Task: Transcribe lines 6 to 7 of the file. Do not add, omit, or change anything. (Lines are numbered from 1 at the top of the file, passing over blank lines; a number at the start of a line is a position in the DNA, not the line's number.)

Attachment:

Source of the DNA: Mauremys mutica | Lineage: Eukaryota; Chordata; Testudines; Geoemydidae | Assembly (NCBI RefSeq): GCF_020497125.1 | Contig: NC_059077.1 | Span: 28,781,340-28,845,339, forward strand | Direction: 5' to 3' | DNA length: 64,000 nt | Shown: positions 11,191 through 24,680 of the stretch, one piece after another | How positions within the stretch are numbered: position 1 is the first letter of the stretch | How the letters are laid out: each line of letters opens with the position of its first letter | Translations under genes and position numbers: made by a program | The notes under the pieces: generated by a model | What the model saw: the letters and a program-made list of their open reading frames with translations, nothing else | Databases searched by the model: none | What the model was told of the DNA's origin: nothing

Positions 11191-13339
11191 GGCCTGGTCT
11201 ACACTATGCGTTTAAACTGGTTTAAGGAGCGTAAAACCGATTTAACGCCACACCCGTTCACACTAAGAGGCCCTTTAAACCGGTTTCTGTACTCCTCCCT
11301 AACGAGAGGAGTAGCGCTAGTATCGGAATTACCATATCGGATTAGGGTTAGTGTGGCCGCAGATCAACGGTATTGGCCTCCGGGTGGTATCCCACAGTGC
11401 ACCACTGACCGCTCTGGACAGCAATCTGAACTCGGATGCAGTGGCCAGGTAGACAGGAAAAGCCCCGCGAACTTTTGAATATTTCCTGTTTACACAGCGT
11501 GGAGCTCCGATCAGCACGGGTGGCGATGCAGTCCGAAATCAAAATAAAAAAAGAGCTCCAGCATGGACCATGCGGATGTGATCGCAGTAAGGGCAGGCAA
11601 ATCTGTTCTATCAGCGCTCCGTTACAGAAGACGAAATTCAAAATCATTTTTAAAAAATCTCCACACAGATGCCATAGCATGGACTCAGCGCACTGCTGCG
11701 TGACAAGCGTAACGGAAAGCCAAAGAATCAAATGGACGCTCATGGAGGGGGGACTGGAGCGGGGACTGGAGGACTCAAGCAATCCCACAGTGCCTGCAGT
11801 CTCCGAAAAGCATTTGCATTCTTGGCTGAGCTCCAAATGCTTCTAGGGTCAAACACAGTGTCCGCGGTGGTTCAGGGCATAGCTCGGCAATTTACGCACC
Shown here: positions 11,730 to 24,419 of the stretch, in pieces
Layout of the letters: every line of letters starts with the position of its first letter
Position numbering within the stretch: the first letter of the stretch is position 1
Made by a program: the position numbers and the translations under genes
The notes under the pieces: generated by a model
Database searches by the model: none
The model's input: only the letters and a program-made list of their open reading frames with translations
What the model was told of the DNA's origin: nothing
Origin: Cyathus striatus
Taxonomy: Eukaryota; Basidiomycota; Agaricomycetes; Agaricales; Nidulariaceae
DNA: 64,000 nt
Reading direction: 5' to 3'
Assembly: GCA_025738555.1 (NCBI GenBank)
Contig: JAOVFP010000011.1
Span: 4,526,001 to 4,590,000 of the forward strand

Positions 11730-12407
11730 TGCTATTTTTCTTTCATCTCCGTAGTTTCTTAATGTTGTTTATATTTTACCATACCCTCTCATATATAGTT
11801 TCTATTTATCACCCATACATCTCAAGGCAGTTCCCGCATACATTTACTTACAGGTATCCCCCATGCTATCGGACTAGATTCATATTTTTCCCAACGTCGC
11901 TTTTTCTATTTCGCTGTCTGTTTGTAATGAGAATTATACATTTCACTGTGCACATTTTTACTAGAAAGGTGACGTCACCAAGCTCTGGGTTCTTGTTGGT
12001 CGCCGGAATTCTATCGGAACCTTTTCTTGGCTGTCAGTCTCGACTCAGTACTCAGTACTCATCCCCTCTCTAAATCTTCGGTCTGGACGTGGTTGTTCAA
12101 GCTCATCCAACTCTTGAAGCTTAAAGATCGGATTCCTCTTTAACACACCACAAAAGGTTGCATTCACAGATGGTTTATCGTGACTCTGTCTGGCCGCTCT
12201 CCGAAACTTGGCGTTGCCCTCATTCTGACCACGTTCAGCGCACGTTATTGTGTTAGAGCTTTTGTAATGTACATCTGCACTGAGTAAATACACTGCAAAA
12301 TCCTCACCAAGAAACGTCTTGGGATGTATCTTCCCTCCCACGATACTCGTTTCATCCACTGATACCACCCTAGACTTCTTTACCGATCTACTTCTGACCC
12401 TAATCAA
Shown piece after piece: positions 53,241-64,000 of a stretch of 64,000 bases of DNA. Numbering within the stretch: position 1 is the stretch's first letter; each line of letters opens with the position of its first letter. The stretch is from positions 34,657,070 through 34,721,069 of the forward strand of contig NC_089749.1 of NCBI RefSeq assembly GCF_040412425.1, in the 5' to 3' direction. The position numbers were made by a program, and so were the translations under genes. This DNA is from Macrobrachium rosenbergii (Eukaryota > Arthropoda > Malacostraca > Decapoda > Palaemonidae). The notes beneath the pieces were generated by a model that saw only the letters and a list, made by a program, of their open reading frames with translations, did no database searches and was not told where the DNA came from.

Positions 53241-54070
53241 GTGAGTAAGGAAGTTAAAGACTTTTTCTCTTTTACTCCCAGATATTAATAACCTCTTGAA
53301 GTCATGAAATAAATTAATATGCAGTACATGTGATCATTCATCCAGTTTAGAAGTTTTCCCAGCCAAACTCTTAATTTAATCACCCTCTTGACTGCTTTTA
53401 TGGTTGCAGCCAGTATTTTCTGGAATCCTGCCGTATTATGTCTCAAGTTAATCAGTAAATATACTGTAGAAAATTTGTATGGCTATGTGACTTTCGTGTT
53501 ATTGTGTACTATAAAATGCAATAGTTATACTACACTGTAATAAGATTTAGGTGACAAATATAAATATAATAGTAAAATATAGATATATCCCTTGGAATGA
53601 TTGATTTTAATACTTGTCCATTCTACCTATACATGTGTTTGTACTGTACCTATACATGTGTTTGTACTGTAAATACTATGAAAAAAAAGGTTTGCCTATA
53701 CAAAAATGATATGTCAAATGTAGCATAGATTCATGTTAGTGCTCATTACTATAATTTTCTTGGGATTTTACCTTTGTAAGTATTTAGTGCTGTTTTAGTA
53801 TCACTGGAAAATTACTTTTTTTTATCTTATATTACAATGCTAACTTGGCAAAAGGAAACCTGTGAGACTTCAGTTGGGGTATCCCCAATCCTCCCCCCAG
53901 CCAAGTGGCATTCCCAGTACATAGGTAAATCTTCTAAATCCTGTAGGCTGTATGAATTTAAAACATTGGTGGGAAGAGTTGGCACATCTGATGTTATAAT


11401 ACCACTGACCGCTCTGGACAGCAATCTGAACTCGGATGCAGTGGCCAGGTAGACAGGAAAAGCCCCGCGAACTTTTGAATATTTCCTGTTTACACAGCGT
11501 GGAGCTCCGATCAGCACGGGTGGCGATGCAGTCCGAAATCAAAATAAAAAAAGAGCTCCAGCATGGACCATGCGGATGTGATCGCAGTAAGGGCAGGCAA